'Karthi sir was faster than the fighters in Kaithi'
Identical twin action choreographers, Anbu and Arivu--known as Anbariv--discuss their work on their 100th film, Kaithi, which released to rave reviews
It's hard for an interviewer when you get confused over the identity of your interviewees. With Anbu and Arivu, it is only to be expected, and for their part, they love the confused look on people talking to them. They wear clothes that look the same--even their socks match. "It has always been like this. We get something that both of us like; if there's something that only one of us likes, we don't get it at all."
Arivu: We have been a part of Kaithi ever since the inception of the idea. Director Lokesh Kanagaraj is like a brother to us, and we worked with him on Maanagaram as well. So right of the bat, we knew that our contribution to this film would be vital. Lokesh and we knew that action would get woven into the scenes and we started working on the choreography from day one.
Anbu: Lokesh was particular that we do not take on projects during the shoot of Kaithi as the action sequences would be such an integral part. Out of the 70 days the film took to make, we worked for about 50 days.
Fight for identity
Anbu: Lokesh wanted us to reuse old tropes, but shoot it in a new manner. When he said he wanted a fight in a bamboo forest, we knew the challenges it would come with -- for starters, bamboos are not flexible enough to be used the way we did. But we went ahead by using ropes to pull them one side and sling them. After the location was decided, we did a few rehearsals on how it could be pulled off.
Arivu: Lokesh leaves it to us to improvise the way we want. We would give him multiple options. Even we were surprised to see how he has increased the action factor from his last film. We knew that if we could pull off whatever we had on paper, we would get a good name and we are glad that it paid off.
The 'act' in action
Arivu: Karthi sir is an experienced fighter. He is someone who can do everything and be safe at the same time. He has become faster than what we remember from working on Kaashmora and Madras. The fighters were slow in comparison and we had to go for retakes.
Anbu: Suriya sir understands the scene and asks if a stunt would be in his meter. Karthi sir would want us to show him how to do a scene because he gets the idea of what is required by seeing us do it. He considers that to be the benchmark and strives to do better. The bridge fight sequence was excruciating for Karthi sir. His shirt weighed an extra kilo or two because of the dust, and the fake blood near his mouth would stop him from eating during breaks. We shot till sunrise every day, and even after that, he would stay back to know what he would be doing that night.
R&D for action sequences
Anbu: Fortunately, we don't compare our work with our previous films. Action stems from stories and the abilities of the lead character in those films. An office-going character would have a different meter when compared to that of a gangster.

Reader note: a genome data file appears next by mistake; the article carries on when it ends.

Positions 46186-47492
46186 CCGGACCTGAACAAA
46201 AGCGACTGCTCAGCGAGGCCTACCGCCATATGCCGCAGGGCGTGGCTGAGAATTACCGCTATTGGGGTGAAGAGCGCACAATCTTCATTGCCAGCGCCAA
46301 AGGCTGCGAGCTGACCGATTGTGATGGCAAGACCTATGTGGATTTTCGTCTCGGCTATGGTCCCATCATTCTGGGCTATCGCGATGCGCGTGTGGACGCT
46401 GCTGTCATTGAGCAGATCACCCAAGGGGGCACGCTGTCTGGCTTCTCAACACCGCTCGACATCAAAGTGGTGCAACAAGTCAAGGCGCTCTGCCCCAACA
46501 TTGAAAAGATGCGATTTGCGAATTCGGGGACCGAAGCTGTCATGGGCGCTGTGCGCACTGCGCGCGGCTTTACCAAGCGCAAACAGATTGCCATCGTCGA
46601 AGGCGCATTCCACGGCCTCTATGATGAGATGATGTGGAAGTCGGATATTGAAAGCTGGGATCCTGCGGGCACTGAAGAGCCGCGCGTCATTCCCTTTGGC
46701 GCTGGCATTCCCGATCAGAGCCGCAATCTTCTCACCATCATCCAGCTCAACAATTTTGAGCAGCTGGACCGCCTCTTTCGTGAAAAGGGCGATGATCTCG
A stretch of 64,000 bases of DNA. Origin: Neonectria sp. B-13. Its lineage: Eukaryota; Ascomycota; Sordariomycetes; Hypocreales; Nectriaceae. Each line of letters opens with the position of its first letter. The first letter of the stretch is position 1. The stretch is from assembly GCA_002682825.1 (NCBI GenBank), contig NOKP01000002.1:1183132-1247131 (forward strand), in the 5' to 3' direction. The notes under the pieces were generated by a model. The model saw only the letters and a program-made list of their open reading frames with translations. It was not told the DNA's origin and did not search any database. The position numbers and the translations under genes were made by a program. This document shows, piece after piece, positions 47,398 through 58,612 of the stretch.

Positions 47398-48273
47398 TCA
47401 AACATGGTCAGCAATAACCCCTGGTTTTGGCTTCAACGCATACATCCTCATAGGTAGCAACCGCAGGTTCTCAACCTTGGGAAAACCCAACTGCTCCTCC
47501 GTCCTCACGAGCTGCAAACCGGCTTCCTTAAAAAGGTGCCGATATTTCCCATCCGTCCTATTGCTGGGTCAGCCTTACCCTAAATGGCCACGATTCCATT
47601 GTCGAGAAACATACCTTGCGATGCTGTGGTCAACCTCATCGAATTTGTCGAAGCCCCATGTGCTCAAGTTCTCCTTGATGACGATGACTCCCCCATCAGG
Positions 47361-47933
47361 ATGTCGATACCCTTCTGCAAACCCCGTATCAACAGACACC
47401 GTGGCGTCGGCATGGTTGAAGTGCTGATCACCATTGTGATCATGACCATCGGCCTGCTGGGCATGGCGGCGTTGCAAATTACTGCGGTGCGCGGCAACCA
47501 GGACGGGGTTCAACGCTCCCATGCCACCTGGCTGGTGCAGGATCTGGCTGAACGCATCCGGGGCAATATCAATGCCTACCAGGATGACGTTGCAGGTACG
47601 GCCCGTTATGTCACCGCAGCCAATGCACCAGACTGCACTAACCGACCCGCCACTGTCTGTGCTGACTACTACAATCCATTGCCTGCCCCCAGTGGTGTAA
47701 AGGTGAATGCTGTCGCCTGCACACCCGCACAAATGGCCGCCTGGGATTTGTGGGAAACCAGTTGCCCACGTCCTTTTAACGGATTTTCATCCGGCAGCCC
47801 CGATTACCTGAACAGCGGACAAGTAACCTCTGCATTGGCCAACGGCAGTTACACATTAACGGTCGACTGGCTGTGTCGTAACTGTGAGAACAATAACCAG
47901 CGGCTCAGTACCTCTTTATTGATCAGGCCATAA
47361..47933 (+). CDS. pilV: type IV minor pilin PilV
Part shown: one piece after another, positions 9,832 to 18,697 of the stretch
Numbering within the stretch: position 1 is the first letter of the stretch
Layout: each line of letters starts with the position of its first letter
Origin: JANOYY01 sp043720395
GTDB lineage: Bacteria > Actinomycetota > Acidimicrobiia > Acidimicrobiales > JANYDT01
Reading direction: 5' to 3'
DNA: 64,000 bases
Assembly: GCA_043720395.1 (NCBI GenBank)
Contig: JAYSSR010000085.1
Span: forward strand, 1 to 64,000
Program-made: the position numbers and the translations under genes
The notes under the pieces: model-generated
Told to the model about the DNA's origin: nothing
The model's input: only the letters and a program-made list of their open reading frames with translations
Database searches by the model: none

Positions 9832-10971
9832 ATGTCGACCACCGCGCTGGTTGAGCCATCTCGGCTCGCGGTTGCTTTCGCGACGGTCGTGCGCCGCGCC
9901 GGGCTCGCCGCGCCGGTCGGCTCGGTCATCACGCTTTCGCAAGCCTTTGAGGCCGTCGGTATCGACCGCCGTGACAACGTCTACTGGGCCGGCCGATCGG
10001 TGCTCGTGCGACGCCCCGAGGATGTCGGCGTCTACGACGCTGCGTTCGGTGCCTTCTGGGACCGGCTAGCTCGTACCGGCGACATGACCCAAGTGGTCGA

Arivu: All of this is preplanned even before we go to shoot. Any improvisation happens within this meter. It also helps save time. The police station sequence from Thadam is a good example. Right from taking a pen and stabbing a person, every detail was already written beforehand by visiting the location and taking cues on available props.
Evolution of action
Arivu: It has become easier now to frame an action sequence. Pre-planning with other departments saves us from doing last-minute changes. For example, we would discuss the scene with the cinematographer so he can work on the lighting accordingly.
Anbu: Our USP is making fights look authentic. The audience would often put themselves in the shoes of the film's lead — especially these days when films are of regular people like us — so we know limits and cannot afford people flying around.
Not just a stunt
Anbu: The fact that actors themselves are doing stunts these days is a boon for us. It might take longer than usual to set the scene, but it is all worth it, given the pleasure of watching them do stunts on screen. It gives a sense of satisfaction for the fans as well.
Arivu: It's far easier than having a body double, and shooting scenes in such a way that their face isn't seen. Technically, it works out easier.
Leaping beyond borders
Arivu: Stunts have no language (smiles).
Anbu: It's an interesting experience to work in industries such as Telugu. When working with stars who are known for larger-than-life action sequences, we have to understand that necessity and try to infuse realism and logic as much as possible. Bollywood is astonished by our action sequences. The way action is perceived changes from one industry to another.
Veterans and freshers
Anbu: We started doing this six years back, and our time has been spent on sleepless nights, and travelling most of the time.
Arivu: Even after 100 films, we walk into a set like it's our first film with the fear of writing an examination. It keeps us running.
Anbu: Thanks to our experience, the makers would not question us for framing a scene in a certain way, but until the scene is shot and the team is happy with the outcome, we would hold our breath. When they give us a smile of satisfaction, that's when we know that we have done it right.